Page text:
Loyola University College of Music Announces a Texaco Foundation Grant for early Note Music education project
Loyola press release - September 26, 2000
(New Orleans)—New developments in Loyola University New Orleans' Music Education program will be announced by Rev. Bernard P. Knoth, S.J., university president, Anne T. Dowling, president of the Texaco Foundation, and a New Orleans Public School representative at a joint news conference on Wednesday, October 11 at 2 p.m. in Dixon Court located in the Music/Communications Complex at the corner of Calhoun Street and St. Charles Avenue.
Loyola University New Orleans is pleased to announce that the Texaco Foundation has awarded a $100,000 grant to the College of Music for a preschool music curriculum training program. As a result, a three-year initiative to design, implement, and assess integrative pre-kindergarten through kindergarten music curriculum will begin this fall through the Partnerships in Education Office, in collaboration with New Orleans Public Schools (NOPS) Music Department, Title I, and Loyola’s College of Music.
During the three-year period, early childhood music instruction will be made available for approximately 810 students in six Title I elementary schools in the Orleans Parish School System. The program will be piloted at Lafayette Elementary and subsequently move into Crossman, Dunbar, McNair, McDonough #32, and Rosenwald schools in years two and three.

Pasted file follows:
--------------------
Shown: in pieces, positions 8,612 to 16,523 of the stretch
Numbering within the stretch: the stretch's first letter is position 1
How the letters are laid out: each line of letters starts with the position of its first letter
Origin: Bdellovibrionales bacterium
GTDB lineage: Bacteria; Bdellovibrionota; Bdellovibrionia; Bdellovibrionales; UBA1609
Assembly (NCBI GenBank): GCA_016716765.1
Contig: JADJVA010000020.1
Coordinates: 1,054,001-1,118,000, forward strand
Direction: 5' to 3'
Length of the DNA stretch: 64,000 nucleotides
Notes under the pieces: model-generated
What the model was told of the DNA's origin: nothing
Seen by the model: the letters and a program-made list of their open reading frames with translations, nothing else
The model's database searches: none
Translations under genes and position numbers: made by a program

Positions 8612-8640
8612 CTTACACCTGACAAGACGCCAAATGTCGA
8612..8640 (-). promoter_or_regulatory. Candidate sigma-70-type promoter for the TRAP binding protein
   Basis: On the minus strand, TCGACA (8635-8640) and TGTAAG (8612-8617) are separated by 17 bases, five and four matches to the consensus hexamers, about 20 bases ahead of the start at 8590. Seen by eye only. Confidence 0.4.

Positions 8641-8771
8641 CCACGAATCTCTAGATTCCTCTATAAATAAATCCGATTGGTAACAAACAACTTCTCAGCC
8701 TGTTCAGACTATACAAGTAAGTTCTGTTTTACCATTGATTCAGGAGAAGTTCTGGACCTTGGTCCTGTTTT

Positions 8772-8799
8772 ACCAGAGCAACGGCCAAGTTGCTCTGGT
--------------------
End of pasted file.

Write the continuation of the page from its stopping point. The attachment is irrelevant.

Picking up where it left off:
All classes will be taught by certified music teachers specializing in early childhood education under the supervision of Professor Gwen Hotchkiss, chair of Music Education at Loyola University. Parents will be invited to attend workshops and training classes.
The objective of this collaborative effort is to enhance student performance in regularly assessed content areas of math, science, and reading through integration with music instruction. Content will be integrated into NOPS existing curriculum and consistent with the state and national standards and benchmarks for music and other curricular areas.
The program will be monitored and assessed regularly by teachers enlisted in the project and through authentic assessment measures implemented in this district.
The funding sources collaborating to make this music education possible are the Texaco Foundation, Loyola College of Music, and New Orleans Public Schools Title I.
Loyola University New Orleans College of Music, founded in 1932, gives students the opportunity to combine liberal studies with professional music courses in the only college of music conducted by the Jesuit fathers in the United States. The college's reputation for excellence is founded on the work of a faculty whose distinction as scholars, performers, and most importantly, as educators, has been nationally acclaimed. Loyola's music alumni have become successful in virtually every area of the professional music world.